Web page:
I tested the dye on 2 oz (50g) wool, so the ratio was twice as much weight of fairly fresh petals as dry wool.  The first two skeins are 100%  wool double knitting weight, previously simmered with alum and cream of tartar, the next is a bit of unmordanted homespun and the last is 100% chunky wool, washed but not mordanted.  I soaked the wool in water while I was making the dye bath, when it had cooled,  I put the wool in and brought it back up to a simmer for an hour or so.  When the bath had cooled back down again, I took out all except one mordanted skein and added a few dissolved copper sulphate crystals to see what happened.   I expect you can buy these, but I am lucky enough to have a relative who was given a chemistry set last birthday and is a dab hand at crystal growing.

The wool had three rinses in tap water and dried overnight.  This morning I have gushed over the thrill of it to frankly uninterested family members, wound it into lovely little skeins and taken this photo.

The orange skein had copper in the final simmer, the yellow is mordanted wool, a proper daffodil colour. Just like it says in the books, without a mordant, the chunky wool took up much less dye.  Because my homespun wool was unmordanted, it just got a pale yellow glow.  Here is the test skein sitting on top of a ball of the original.  I shall find out how light fast the colour is by leaving a strand on the window sill.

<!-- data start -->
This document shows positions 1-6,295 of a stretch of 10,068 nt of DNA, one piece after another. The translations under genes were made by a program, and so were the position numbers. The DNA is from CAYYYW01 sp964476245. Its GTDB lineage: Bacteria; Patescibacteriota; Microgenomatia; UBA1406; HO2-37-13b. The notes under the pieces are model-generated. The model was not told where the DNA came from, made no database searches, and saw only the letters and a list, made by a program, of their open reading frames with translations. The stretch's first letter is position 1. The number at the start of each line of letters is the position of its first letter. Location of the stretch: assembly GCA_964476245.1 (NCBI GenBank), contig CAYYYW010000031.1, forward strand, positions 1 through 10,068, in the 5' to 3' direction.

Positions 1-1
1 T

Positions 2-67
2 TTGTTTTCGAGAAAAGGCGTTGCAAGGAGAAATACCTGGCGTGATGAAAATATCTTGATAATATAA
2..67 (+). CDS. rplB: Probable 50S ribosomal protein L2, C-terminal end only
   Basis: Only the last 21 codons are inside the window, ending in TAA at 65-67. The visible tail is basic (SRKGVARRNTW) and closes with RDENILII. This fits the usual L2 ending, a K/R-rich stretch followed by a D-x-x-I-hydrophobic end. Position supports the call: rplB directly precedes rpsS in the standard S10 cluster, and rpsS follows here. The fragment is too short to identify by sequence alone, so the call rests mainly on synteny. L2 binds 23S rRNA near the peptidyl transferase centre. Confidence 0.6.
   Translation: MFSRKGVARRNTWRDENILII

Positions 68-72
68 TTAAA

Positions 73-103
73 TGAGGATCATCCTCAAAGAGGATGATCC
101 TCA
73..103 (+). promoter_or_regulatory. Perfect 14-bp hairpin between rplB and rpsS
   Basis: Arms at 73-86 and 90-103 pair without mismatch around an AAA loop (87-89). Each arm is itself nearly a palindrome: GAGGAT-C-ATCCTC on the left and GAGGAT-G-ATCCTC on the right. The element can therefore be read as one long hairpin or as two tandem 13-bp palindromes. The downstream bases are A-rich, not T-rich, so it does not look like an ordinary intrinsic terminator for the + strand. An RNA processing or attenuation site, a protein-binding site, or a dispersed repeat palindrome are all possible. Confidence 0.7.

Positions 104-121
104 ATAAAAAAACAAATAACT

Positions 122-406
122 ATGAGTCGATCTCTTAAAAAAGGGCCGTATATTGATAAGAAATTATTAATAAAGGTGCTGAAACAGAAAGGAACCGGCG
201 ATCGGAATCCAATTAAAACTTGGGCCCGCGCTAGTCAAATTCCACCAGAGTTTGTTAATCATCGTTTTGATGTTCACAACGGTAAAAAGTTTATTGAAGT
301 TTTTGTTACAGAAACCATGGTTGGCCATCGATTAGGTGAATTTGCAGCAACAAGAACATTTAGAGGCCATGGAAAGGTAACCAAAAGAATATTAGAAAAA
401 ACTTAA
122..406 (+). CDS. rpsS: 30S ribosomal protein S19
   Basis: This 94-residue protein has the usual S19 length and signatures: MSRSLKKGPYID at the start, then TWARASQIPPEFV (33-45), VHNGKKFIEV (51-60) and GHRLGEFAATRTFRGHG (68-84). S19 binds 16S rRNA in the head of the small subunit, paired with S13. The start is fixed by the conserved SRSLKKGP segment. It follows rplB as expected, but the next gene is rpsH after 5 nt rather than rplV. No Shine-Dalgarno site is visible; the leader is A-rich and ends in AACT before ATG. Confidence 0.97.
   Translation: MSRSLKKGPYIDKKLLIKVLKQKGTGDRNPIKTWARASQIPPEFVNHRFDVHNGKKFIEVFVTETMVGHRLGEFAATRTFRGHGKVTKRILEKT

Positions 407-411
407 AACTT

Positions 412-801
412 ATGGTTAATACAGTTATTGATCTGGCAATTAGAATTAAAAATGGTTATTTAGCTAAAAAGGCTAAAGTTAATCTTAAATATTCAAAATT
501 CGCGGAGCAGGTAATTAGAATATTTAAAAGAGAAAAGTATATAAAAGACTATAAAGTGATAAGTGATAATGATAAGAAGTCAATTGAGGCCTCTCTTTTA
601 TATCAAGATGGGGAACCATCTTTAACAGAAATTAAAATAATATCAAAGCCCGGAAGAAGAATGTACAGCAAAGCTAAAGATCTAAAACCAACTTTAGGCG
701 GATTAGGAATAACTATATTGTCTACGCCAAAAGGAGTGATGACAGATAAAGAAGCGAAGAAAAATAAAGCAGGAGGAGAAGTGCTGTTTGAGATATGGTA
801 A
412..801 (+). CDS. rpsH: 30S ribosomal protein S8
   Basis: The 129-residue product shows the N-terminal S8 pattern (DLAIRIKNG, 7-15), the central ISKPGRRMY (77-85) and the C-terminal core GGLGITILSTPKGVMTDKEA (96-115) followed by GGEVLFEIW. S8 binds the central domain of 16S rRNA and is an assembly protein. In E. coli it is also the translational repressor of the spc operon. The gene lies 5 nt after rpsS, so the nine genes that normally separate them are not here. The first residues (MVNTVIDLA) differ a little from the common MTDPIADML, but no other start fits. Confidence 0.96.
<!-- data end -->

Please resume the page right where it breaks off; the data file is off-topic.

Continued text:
In conclusion, mordanting is indeed worthwhile, though a right faff with no instant gratification.  Daffodils do give a lovely yellow wool dye. It will definitely be worth saving all the petals when the time comes to do the dead heading.  If I have not got a specific project in mind by then , I shall dry them and keep them in a paper bag.  They shall not be gone, these daffodils fled away into the summer.  Sorry, Keats, better you than Wordsworth.

Saturday, 23 March 2013

Woad Seeds

Woad plants have been used to make indigo blue dye for thousands of years.  I have read  that woad seeds have been found stored in Neolithic sites.  The use of woad as war paint in Ancient Britain is commonly reported as a fact, so it was disappointing to find that this belief hinges chiefly on Julius Caesar's comment in 'The Conquest of Gaul' being overenthusiastically interpreted.  He wrote Omnes vero se Britanni vitro inficiunt, quod caeruleum efficit colorem. This translates as 'Truly, all the Britons stain themselves vitro, which produces a deep blue colour.'  It is a leap in the dark to say vitro meant woad, it is more likely to relate to vitreus - glass with a bluish colour.  Kym Lambert writes that trying woad pigment in tattoos has a nasty caustic effect without a blue result and it is not great as a body paint either.